A new book by David Rourke, an organic farmer from southern Manitoba, is an great read.  A Road to Fossil Fuel Free Farming is a reflection of this farmer’s experience, observations and objectives.  He has a deep understanding of the need to use natural systems.  He has set goals and has learned from many successful organic farmers.  His book gives new meaning to the phrase ‘show me the money’.  Saving on expensive inputs and a good premium can really help out a farm.  Read the evidence, be inspired, but each farm still has its conditions and this is why local knowledge is important. Mr Rourke has noticed the loss of the Prairie Farm Rehabilitation Program and agrees with the NFU call for a Canadian Farm Resiliency Agency, along with Best Management Practices and support dollars to help farmers farm with less fossil fuel and help to rebuild our soil organic matter.

The National Farmers Union is suggesting a Royal Commission be struck by our federal government to investigate flaws in our Canadian food system which existed before but have  been exposed by the COVID-19 effects on our food supply.  A Royal Commission could have considerable power to investigate. It would need a competent person to lead it. It should travel across Canada to gather its findings and along the way engaging Canadians in a national discussion about the situation and future of Canada’s food system.  The Romanow Commission on the Future of Health Care in Canada provides a good example of how to proceed.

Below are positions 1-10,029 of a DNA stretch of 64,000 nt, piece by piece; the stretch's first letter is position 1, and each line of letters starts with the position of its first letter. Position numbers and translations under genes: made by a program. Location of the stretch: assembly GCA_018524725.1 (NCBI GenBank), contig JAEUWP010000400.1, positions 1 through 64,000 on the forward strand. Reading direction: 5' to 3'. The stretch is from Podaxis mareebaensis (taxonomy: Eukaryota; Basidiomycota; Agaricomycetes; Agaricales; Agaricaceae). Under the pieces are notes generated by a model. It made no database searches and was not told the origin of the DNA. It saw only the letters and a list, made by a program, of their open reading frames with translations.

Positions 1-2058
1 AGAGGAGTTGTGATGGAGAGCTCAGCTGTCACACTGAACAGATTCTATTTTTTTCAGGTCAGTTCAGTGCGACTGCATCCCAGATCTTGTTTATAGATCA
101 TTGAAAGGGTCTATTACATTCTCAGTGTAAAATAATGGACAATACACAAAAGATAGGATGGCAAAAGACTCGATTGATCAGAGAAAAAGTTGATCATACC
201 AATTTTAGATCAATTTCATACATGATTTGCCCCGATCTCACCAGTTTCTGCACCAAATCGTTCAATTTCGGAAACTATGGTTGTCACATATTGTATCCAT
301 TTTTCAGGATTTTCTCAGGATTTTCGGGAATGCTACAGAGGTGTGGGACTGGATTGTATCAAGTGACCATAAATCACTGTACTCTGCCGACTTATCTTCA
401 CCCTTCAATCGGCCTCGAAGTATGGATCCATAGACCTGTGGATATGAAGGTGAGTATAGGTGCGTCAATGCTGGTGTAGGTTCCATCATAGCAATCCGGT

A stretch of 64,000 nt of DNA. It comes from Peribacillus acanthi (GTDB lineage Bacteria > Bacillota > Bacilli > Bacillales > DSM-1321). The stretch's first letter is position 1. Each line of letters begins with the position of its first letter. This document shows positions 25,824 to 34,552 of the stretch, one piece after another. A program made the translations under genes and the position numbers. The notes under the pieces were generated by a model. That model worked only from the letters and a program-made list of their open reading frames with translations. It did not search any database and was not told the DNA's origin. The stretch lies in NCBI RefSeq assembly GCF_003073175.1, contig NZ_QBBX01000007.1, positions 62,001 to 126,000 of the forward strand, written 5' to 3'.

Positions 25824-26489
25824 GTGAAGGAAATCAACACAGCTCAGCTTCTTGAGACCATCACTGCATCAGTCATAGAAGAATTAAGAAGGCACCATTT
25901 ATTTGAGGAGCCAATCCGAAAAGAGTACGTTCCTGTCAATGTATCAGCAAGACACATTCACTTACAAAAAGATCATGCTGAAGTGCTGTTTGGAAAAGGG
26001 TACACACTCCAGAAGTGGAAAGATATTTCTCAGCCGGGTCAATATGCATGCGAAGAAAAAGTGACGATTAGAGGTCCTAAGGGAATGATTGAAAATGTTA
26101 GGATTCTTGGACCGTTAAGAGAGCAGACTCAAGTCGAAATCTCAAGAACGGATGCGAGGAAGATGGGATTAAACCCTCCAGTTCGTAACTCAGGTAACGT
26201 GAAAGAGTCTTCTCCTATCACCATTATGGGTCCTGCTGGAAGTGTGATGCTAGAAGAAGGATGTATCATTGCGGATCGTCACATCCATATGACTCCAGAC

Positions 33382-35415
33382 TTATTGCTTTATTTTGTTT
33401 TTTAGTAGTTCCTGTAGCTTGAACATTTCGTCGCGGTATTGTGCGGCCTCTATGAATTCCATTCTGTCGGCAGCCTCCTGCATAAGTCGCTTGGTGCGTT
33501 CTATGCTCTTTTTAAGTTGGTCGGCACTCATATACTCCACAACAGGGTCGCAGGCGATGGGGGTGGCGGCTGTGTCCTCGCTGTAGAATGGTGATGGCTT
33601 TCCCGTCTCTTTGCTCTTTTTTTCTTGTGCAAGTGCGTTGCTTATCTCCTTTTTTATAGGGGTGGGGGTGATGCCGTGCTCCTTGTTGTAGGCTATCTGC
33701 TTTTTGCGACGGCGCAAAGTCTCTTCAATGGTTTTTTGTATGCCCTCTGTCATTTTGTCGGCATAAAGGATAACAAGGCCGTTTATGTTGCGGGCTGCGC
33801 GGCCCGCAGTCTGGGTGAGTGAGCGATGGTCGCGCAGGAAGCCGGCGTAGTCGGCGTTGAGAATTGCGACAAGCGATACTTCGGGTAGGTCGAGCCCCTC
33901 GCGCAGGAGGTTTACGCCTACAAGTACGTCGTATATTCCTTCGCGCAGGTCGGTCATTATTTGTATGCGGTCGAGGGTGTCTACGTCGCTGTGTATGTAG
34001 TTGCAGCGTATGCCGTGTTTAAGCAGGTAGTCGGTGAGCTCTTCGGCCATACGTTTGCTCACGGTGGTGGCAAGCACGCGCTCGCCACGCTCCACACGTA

The Manitoba Region 5 NFU Convention will be held on-line in a series of meetings under the theme Farmers, The Public, and Their Governments.  We will discuss the climate crisis and farm policy, our Manitoba public education system, and farmers’ stress.

Farm safely and in good health.

Ian L Robson

Coordinator MB  NFU

 

Region 6:  Province of Saskatchewan

– by Dixie Green, Coordinator

Region 6 board and advisory members have met monthly and have signed a letter composed by Glenn Wright and Bill Waddell to protest the treatment of the elementary students and teachers at Outlook, Saskatchewan. The students posted factual information about the effects of farming on a billboard outside the school. The school board removed the message and asked the students to apologize to farmers. Al Birchard is writing a separate letter from Region 6 to express our concern that the School Division deemed it necessary to issue a retraction and an apology.

In Swift Current, because of my involvement at First United Church and a book study of A Good War by Seth Klein, the church decided to sponsor letters to the Prime Minister, the Minister of the Environment and the 0pposition parties, urging them to read this book.  The book was given to every M.P. by Mary Jane Philp, a woman in Ontario that personally bought the books and distributed them to help increase the leaders understanding of the climate crises that we face. The church in Swift Current sponsored the giving of this book to Premier Scott Moe, to the provincial Minister of the Environment, to our MLA, to Saskatchewan NDP Leader Ryan Meili, to the Leader of the Liberal Party and to the Mayor of Swift Current. The book study group, on behalf of the congregation, followed up with meetings with our MP, our MLA and the Mayor to ask for action to address climate change.